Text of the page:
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Such a flirt, the Duchess of Windsor would have made a beeline for my husband

According to the pop superstar Madonna, the late Wallis Simpson, the woman for whose love the besotted Edward VIII forfeited his throne and empire, was truly a romantic heroine.

That is how the scorned American divorcee, who thrust the British monarchy into the crisis abdication of the King, is portrayed in Madonna’s film, W.E, the first movie she has ever written and directed.

But ask Anne Sebba, author of the first full-scale biography by a woman writer of the girl from Baltimore who bewitched men, whether she would have invited the celebrated Duchess of Windsor into her own home, and you receive a surprising response.

“If she were my friend who I met occasionally at a party then I’d be amused by her sharp wit and banter,” says Anne, one of the stars of this month’s Marlborough Literary Festival.

“But I’d be sorry not to be able to discuss books and culture and music with her as she was not interested in any of that – she and the Duke never read proper books and several people commented on how their homes lacked all trace of a library or single book.”

“But inviting her to my home?  Well I’m quite sure she wouldn’t want to come but, if she did, I’d have to make sure she did not make a beeline for my husband.”

“She’d be bound to flirt with him so perhaps a ladies lunch would be safer.  And I’d ask her ‘If you did it all again, what would you do differently?’”

Anne, who spent four years delving into the life of That Woman –- the title of her biography -- probably knows more about the Duchess than anyone alive today, which is what makes her visit to Marlborough so exciting.

For it was undoubtedly the search for the truth that provided Anne with electric moments, none more so than when she unexpectedly found letters from Wallis to her second husband Ernest Simpson, the grandson of Polish-born Jews.

“Being handed the package of 15 letters from Wallis to Ernest tied up with ribbon never before made public still in their envelopes …so unexpected yet dynamite,” Anne tells me.  “Wallis was not meant to be corresponding with Ernest at all during these months -- she was meant to hate him and was divorcing him.  She was certainly not meant to be telling him how she missed him, loved him, thought of him and prayed for him.”

“And how the King was Peter Pan, who would never grow up and how she wished none of this mess had ever happened.  Every biographer hopes to find some little new nuggets but this was a vast great treasure trove with real historical importance.”

Indeed, Anne, Reuter journalist turned biographer of Enid Bangnold, Mother Teresa and Jennie Churchill, dates her interest the royal saga that shook the nation to her own university days studying the history of the 1930s when Hitler came to power.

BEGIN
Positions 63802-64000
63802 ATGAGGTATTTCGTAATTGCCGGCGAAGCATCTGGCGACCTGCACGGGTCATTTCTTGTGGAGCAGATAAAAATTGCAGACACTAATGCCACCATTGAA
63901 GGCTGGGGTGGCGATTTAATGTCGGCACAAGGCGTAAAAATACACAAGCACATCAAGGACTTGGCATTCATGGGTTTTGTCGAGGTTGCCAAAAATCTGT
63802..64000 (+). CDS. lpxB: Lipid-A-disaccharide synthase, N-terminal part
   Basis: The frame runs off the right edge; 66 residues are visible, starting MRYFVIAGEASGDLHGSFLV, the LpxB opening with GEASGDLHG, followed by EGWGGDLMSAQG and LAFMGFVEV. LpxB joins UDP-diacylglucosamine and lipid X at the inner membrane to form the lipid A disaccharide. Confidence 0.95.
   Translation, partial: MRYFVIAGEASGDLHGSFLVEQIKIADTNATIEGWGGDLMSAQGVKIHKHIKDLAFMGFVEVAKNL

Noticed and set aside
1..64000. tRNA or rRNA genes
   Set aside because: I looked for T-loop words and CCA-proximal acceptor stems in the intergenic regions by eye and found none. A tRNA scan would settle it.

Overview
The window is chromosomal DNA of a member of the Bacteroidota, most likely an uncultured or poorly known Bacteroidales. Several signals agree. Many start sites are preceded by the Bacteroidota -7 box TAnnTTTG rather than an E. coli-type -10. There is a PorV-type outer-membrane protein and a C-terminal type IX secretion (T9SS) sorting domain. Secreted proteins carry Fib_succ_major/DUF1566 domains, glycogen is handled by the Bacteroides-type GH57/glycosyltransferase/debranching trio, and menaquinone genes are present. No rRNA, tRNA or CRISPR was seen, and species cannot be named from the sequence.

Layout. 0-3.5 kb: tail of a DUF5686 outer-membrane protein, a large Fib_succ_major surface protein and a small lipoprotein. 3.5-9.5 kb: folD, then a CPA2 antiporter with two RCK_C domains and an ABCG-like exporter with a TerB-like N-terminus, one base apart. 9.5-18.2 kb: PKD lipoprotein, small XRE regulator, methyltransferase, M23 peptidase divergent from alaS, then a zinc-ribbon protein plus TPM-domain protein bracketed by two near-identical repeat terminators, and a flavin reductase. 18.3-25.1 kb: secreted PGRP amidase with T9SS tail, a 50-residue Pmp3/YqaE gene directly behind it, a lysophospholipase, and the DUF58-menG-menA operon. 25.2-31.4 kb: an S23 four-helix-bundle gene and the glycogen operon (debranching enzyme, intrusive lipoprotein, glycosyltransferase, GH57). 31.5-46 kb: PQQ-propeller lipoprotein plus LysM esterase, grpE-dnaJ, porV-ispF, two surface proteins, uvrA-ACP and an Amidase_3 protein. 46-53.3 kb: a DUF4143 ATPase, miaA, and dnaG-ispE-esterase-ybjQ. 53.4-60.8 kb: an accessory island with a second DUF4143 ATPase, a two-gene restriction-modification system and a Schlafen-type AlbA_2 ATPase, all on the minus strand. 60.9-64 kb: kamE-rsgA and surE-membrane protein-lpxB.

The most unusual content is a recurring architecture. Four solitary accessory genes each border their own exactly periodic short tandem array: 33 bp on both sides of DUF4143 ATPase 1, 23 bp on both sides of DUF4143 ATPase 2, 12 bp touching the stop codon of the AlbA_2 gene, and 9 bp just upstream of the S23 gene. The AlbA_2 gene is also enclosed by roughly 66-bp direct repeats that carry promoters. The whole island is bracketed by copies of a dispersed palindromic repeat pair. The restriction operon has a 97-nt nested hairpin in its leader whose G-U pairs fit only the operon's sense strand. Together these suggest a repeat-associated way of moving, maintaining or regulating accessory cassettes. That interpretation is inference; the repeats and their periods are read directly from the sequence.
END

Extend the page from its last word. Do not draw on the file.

She also remembers visiting Schloss Enzesfeld, the fairytale castle outside Vienna where the Duke of Windsor stayed immediately after his abdication in 1936, waiting nervously for the woman he loved to arrive.

That, together with her researches into the life of Jennie Churchill, mother of Winston and another American who shocked the establishment, kept her switched on to the subject of iconic women like Wallis Simpson.

Yet, in those early days, she explains: “I had no idea what I would find, although I was convinced there must be another side and, after the Queen Mother’s death, there must be many who would talk more freely.”

“But it was just after a lot of detective work and digging that I found the new letters and diaries…I did not know of them when I started.  I also knew that I would see things differently as a woman and ask different questions so I was confident it would produce something new but not sure what - four years ago when I started.”

In particular, she reveals that between her first and second marriages, her enemies claim, “she learnt from Chinese prostitutes some ancient oriental techniques for pleasuring men.”

So did Edward VIII forsake his throne for sexual satisfaction?

“No absolutely not,” insists Anne.  “Wallis was an enigma and, at over 40, not especially beautiful or clever and twice married, no-one could understand what it was that Edward found in her that made him throw up a kingdom, a throne, as well as respect.

“So people assumed it must be sex and turned her into a sex demon.  It was part of the whole process of making Wallis into a hate figure so that the next King and Queen -- George V1 and Elizabeth -- were seen as paragons of virtue compared with the American brash she-devil who had lured Edward to abdication.”

“Now we can see that Wallis was the hunted, not the hunter, it is time to re-evaluate all of this.”

However, she performed one tremendous task for which we can all be thankful.  Her love of powerful men, her fascination with Mussolini and Hitler, did prevent England ending up with a King willing to capitulate to Fascism.

Anne Sebba, author of That Woman – The Life of Wallis Simpson, Duchess of Windsor (Weidenfeld & Nicolson, £20), speaks at Marlborough Town Hall at 5pm on Sunday, September 25.

Tickets priced at £10 at 01249 701628 and www.marlboroughlitfest.org

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